Michigan basketball coach John Beilein wants to keep his staff intact as long as possible
Two years ago, John Beilein turned his coaching staff upside down.
Whether it was a one-sided decision or a mutual split between Beilein and his former Michigan basketball assistant coaches doesn't much matter now.
Two years removed from a horribly disappointing 15-17 campaign, Beilein and his new staff have two NCAA Tournament appearances and a Big Ten championship -- and now, he wants to make sure his current group remains next to him on the bench for as long as possible.
"We love this staff," Beilein said last week. "And whatever we can do to keep this group going in the right direction together, that's something I'm all for."
Shortly after the season ended, assistant coaches Bacari Alexander, Jeff Meyer and LaVall Jordan all signed multi-year contracts to remain in Ann Arbor over the next handful of seasons.
It's a stark contrast from what happened after the 2009-10 campaign, when former assistants Jerry Dunn and John Mahoney left the program to "pursue other opportunities." Mahoney was out of basketball until being hired by St. Francis (Pa.) in July 2011.
Shortly after, in the summer of 2010, ex assistant Mike Jackson left for Purdue. He resigned in April 2011, shortly after Purdue suspended him following an alcohol-related arrest during the season, and landed at Providence five months later.
The quartet of Beilein, Dunn, Mahoney and Jackson went a combined 46-53 during their three seasons together in Ann Arbor.
In two years together, Beilein, Meyer, Alexander and Jordan have gone 45-24. On top of that, the new staff inked a top 10 recruiting class in 2012 and already has an early start on a potential top five group for 2013.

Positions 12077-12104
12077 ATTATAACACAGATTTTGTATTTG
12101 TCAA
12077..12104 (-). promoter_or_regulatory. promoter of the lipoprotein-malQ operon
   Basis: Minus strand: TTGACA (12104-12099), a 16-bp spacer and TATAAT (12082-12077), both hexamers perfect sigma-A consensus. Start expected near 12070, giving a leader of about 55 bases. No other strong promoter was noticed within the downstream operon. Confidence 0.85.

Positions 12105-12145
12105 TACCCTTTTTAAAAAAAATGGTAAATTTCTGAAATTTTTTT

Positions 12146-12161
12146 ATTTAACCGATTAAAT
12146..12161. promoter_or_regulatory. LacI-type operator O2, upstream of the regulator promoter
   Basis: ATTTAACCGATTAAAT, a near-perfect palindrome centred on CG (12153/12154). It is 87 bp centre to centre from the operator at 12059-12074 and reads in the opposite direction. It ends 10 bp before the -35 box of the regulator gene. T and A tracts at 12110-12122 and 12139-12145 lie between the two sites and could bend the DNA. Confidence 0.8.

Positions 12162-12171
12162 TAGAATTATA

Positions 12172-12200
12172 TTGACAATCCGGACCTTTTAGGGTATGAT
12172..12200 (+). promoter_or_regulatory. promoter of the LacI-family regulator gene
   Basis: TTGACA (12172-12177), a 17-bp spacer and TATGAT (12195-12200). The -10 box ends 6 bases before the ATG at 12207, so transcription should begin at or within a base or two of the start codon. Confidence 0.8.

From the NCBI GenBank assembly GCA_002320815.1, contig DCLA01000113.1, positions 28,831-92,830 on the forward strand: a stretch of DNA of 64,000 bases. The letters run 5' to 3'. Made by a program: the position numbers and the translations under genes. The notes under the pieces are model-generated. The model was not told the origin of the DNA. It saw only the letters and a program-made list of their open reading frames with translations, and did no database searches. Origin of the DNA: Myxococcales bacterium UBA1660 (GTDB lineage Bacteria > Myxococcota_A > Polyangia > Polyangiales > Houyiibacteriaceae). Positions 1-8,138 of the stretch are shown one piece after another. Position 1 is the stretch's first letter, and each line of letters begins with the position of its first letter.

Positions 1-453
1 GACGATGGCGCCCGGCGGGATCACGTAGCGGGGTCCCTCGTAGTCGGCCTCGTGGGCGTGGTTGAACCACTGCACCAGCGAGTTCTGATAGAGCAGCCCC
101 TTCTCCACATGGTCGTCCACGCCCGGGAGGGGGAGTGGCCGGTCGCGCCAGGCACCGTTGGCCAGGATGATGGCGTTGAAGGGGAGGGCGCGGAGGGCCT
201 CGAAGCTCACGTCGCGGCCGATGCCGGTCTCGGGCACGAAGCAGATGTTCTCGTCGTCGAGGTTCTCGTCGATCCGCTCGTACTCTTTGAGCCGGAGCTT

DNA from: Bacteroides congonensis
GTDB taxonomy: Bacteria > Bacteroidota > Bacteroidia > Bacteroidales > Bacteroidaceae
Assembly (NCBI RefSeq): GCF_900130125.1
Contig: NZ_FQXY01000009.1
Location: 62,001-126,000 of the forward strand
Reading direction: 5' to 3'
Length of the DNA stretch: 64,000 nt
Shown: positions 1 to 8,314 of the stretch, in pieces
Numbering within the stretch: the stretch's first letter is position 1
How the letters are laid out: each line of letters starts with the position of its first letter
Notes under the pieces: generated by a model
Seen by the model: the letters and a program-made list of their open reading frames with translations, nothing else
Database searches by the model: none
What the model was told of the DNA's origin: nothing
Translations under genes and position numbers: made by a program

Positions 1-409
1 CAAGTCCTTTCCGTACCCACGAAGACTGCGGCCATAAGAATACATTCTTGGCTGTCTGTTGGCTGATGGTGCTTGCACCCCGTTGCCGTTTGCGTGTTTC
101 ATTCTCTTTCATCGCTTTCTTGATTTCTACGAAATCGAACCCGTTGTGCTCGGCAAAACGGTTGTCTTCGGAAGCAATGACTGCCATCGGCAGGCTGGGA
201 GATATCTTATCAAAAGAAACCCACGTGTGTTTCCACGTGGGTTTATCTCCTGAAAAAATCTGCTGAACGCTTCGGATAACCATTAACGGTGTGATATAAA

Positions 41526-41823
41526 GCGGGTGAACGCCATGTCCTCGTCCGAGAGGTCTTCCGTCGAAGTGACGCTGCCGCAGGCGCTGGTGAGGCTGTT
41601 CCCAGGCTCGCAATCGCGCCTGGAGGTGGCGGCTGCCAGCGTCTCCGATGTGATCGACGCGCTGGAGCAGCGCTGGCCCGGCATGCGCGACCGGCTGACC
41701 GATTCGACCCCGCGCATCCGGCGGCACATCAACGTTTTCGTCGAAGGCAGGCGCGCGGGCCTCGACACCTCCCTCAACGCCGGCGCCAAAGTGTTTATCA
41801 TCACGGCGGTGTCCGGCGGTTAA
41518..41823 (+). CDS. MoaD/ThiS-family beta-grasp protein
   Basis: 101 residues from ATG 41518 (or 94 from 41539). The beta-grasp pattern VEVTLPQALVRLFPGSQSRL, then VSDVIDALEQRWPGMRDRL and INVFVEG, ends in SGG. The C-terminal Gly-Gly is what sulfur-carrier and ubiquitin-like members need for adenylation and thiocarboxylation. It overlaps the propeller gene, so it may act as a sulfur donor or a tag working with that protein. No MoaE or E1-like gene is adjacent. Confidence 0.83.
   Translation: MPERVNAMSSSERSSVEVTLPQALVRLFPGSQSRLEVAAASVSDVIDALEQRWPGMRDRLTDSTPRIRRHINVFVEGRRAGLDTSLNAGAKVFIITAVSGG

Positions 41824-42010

It remains unstated who exactly spearheaded the old shakeup, but the early success of Beilein's new group can't be questioned.
He's got his staff now, and he's doing his best to keep it together.
"A lot of times head coaches get long-term contracts, but it's very rare for assistants to have multi-year contracts," Beilein said. "We've been talking about this, between (athletic director) Dave Brandon and myself.
"We've talked about it over the past year."
Meyer and Alexander both received four-year contracts, while Jordan signed a three-year pact.
At 58, Meyer is the same age as Beilein. And while it might not be out of the question for him to run his own program, it seems likely the Indiana native -- who has former head coaching experience at Liberty -- is content alongside Beilein in Ann Arbor.
Alexander and Jordan, however, may soon have the opportunity to outgrow their assistant coaching roles if the Wolverines can maintain their momentum on and off the court.
Alexander, 35, and Jordan, 33, played pivotal roles in helping Beilein land the most highly-touted recruiting class of his career this past year, and are at it again for both 2013 and 2014.
Odds are, they won't be together forever.
But right now, they've got momentum -- and Beilein wants nothing more than to keep that ball rolling.
"Anybody that has been around those three," Beilein says, "realizes that they have special qualities that are making (this program successful)."
Want to stay connected to Wolverine basketball in your Facebook newsfeed? “Like” AnnArbor.com's Michigan Basketball News & Views.